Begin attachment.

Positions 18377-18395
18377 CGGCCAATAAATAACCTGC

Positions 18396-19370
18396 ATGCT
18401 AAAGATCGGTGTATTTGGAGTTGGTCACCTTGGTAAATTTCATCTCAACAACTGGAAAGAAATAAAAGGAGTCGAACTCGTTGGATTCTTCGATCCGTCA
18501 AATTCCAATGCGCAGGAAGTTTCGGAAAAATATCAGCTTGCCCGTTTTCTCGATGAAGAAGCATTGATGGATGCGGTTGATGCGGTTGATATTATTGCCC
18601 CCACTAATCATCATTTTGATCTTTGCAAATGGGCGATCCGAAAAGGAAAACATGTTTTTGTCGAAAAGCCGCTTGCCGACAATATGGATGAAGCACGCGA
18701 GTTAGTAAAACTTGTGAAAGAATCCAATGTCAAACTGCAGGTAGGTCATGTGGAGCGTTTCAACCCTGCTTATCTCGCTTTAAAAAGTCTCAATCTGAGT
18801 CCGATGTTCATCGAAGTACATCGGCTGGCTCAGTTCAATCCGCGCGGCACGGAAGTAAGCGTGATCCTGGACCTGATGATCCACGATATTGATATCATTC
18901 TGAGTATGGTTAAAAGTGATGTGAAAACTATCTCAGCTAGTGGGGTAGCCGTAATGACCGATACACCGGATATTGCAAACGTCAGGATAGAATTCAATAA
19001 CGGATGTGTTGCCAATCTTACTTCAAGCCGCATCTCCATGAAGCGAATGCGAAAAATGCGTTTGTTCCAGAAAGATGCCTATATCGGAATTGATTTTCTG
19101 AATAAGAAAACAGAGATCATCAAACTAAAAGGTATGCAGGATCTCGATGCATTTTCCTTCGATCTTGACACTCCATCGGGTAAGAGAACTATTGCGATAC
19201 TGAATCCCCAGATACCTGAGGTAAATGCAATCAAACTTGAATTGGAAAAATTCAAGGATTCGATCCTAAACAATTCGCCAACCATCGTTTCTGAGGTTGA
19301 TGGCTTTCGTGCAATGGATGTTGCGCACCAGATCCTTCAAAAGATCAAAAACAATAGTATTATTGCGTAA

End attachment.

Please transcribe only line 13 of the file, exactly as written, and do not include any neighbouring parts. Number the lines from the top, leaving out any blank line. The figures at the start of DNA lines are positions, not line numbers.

19201 TGAATCCCCAGATACCTGAGGTAAATGCAATCAAACTTGAATTGGAAAAATTCAAGGATTCGATCCTAAACAATTCGCCAACCATCGTTTCTGAGGTTGA